PIMCO’s Global Advisory Board, a team of world-renowned macroeconomic thinkers and former policymakers, recently met to discuss factors influencing the global economy and markets. Their insights constitute a valuable input into PIMCO’s investment process. The discussion below is distilled from their in-depth conversation.
Q: What are the geopolitical risks you worry most about?
A: Both state and nonstate actors are contributing to an international environment in which greater turbulence and fragility are becoming the norm.
Among states there is growing multipolarity: The U.S. is pulling back from global leadership in diplomacy, security and trade, with rising powers like China and Russia stepping into the void. New powers are emerging, particularly in the Middle East, where the U.S. pullback has enabled Iran and Russia to play a more active role, and with Turkey also considering its position.
North Korea remains a significant area of worry. Both China and the U.S. recognize they must find a diplomatic solution, but China has incentives to delay resolution, and Russia’s presence is complicating the situation. Brinksmanship increases the risk of miscalculation.
Nonstate actors add a layer of complexity: Notably, terror networks will continue to pose a threat and cyberattacks are becoming commonplace. In addition, weather (witness the violent 2017 hurricane season) and epidemics can have far-reaching effects that challenge the capacity of the international system to respond.
Q: How have these risks changed over the last decade?
A: One of the biggest changes is the ongoing rise in anti-globalization, populist movements. Politically, these movements promote nationalism and weaken international cooperation. Economically, they inhibit trade, immigration and economic integration, while increasing the use of fiscal policy for political purposes, even when cyclical conditions don’t require fiscal action.
Despite ebbs and flows, populism appears likely to remain an important political force in the advanced economies and in some emerging markets as well.
Q: What is the outlook for China’s economy following the 19th Party Congress?
A: President Xi Jinping has cemented his position as the paramount ruler of China. While he has respected the forms of Chinese political leadership already in place, in practice he has concentrated power, with significant consequences for the economy and financial markets.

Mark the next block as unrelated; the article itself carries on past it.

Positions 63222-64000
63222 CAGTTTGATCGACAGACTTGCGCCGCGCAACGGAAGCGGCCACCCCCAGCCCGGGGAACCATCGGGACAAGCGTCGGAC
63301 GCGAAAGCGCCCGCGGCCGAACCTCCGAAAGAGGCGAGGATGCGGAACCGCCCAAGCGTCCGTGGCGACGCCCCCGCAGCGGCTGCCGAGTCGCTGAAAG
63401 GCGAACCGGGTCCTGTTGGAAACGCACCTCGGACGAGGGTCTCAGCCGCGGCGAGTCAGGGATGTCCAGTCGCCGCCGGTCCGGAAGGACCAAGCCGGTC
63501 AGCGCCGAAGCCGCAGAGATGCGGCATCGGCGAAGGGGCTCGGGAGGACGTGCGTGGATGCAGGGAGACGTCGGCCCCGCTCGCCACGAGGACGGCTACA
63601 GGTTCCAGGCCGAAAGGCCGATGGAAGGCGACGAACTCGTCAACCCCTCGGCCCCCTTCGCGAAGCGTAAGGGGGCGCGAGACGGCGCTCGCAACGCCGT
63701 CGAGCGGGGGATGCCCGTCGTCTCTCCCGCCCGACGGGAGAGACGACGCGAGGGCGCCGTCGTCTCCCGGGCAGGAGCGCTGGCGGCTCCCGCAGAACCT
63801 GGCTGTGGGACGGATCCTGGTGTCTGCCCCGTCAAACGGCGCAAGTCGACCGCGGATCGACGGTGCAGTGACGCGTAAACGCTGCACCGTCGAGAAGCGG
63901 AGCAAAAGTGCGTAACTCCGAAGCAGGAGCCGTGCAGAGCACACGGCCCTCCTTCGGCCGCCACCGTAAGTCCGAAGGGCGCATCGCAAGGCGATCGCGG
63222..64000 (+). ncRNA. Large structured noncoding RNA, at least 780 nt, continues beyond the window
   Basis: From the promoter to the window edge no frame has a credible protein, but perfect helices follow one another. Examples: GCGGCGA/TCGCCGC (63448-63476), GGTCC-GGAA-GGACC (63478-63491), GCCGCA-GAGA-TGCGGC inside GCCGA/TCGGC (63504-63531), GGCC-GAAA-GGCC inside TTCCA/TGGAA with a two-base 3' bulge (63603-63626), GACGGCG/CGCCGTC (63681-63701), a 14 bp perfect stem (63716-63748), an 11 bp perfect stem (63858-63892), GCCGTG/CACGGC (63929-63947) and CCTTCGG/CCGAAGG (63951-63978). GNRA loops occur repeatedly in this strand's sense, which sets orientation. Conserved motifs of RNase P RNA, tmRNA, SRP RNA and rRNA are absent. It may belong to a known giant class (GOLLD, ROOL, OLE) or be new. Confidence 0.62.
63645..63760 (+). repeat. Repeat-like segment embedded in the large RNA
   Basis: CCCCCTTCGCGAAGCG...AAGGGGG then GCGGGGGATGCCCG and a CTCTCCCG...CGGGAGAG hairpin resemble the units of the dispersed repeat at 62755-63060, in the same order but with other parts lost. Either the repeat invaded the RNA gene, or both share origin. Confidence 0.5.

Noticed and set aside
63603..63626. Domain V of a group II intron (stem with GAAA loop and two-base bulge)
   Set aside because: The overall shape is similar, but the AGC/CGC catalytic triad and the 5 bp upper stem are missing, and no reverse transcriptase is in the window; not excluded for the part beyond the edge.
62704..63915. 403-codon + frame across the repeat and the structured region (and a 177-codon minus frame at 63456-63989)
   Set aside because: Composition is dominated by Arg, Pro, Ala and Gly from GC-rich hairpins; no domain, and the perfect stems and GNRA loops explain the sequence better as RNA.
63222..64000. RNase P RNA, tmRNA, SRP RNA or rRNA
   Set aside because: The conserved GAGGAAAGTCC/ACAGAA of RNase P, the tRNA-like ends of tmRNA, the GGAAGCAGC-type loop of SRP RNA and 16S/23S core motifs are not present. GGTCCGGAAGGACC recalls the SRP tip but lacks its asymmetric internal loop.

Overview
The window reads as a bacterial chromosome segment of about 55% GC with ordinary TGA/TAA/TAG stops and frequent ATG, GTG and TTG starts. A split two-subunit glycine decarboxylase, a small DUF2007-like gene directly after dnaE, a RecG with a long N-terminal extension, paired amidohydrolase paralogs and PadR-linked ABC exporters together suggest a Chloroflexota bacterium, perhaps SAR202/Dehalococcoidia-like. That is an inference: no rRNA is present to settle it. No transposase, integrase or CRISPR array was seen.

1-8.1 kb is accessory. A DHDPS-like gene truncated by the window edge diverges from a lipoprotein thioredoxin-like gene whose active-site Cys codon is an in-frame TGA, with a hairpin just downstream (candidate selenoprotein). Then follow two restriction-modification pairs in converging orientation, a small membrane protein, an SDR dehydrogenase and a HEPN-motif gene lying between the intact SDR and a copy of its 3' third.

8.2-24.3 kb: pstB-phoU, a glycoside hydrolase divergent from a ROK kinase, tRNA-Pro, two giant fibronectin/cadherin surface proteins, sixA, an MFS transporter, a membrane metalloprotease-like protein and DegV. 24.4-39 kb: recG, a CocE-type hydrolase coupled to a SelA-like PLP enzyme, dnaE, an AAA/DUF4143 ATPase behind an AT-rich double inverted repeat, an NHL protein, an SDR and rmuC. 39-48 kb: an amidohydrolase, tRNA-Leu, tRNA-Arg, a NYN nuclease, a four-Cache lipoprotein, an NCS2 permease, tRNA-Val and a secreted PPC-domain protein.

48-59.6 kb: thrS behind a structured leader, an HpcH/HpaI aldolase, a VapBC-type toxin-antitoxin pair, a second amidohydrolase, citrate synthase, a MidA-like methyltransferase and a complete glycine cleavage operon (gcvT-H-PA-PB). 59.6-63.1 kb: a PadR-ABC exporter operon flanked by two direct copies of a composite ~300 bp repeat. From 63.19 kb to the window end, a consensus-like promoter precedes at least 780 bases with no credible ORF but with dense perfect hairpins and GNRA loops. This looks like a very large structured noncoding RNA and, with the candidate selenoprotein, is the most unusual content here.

His administration has two overarching goals: By 2035, China will become a world leader in innovation and in the exertion of soft power with rule of law, and by 2049 (the 100th anniversary of the founding of the People’s Republic), China will be a fully developed, rich, and powerful country. Growth targets remain important, but these broader, qualitative goals are now the higher priority.
Achieving these goals relies on avoiding the “Thucydides trap,” the idea that a rising power must inevitably challenge the incumbent power (the U.S., in this case). China’s peaceful rise is now in the interests of both China and the global community, which is supportive of economic and political stability. Trade imbalances will remain a political sticking point, but a full-blown trade war appears unlikely. Indeed, as the U.S. has become more inward-looking, China is stepping up as a key supporter of the global trading system as well as in such areas as countering climate change.
China’s significant debt levels could pose risks, as could its extensive shadow banking system. However, there are some encouraging recent signs of progress in slowing and rationalizing credit growth and in reforming state-owned enterprises. China’s leaders also seem focused on maintaining a stable exchange rate. Overall, these developments point to economic stability in the next 10 years but also a lower growth rate as the economy deleverages and steps are taken to rebalance between heavy industry and services.
Q: How much more room does the U.S. economic expansion have?